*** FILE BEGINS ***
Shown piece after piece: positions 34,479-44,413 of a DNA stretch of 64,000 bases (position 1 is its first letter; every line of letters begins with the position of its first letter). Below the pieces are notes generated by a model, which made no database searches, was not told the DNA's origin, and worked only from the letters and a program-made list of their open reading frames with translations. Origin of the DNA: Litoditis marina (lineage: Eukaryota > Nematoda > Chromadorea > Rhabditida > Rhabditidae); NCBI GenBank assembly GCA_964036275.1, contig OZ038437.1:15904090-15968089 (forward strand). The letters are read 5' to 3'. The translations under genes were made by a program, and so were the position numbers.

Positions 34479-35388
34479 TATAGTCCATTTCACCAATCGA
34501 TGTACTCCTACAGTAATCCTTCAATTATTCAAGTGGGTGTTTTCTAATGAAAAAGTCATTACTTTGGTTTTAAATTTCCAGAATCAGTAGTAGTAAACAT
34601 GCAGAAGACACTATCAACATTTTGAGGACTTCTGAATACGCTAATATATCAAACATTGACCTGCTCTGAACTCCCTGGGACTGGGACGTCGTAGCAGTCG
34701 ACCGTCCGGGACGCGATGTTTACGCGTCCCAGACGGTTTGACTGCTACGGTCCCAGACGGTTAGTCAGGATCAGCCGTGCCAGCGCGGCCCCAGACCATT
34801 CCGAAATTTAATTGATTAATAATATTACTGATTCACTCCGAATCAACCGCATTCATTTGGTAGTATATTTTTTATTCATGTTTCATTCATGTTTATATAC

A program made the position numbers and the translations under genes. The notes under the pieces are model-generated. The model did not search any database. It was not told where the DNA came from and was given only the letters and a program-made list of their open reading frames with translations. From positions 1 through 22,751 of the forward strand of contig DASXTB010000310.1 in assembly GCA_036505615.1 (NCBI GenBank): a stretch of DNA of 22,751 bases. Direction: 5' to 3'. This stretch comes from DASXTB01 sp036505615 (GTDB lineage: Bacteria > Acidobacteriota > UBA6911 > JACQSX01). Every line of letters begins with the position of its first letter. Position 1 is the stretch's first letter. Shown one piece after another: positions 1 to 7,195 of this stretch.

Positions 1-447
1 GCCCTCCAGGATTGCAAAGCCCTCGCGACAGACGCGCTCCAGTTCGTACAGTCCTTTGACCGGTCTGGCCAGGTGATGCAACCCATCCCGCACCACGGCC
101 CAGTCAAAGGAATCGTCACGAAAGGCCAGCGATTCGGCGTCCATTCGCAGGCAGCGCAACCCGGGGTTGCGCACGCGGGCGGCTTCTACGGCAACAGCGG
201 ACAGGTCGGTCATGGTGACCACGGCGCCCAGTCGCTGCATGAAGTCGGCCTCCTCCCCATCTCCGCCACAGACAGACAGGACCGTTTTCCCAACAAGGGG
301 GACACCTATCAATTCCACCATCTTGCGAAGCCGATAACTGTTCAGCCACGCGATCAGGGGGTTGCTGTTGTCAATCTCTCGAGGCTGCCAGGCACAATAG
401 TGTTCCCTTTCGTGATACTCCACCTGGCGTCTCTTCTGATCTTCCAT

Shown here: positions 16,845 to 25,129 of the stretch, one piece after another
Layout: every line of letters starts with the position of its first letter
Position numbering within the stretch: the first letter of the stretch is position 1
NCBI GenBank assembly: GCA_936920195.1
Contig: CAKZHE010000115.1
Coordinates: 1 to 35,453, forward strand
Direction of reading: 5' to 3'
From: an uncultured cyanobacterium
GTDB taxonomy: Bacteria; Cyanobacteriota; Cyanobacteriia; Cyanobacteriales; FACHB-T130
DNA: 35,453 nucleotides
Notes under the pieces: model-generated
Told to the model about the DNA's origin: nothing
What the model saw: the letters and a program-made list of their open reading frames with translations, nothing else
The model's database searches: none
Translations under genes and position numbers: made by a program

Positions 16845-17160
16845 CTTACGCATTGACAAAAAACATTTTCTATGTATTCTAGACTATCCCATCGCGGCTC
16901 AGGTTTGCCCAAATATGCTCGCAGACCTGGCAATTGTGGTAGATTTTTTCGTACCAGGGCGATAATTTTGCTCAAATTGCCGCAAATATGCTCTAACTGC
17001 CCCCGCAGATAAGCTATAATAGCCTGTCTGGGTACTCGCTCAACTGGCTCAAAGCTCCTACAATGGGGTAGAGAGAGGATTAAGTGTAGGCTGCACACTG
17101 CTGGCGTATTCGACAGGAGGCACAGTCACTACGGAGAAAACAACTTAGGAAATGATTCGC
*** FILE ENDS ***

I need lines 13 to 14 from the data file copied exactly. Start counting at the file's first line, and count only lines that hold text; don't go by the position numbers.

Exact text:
301 GACACCTATCAATTCCACCATCTTGCGAAGCCGATAACTGTTCAGCCACGCGATCAGGGGGTTGCTGTTGTCAATCTCTCGAGGCTGCCAGGCACAATAG
401 TGTTCCCTTTCGTGATACTCCACCTGGCGTCTCTTCTGATCTTCCAT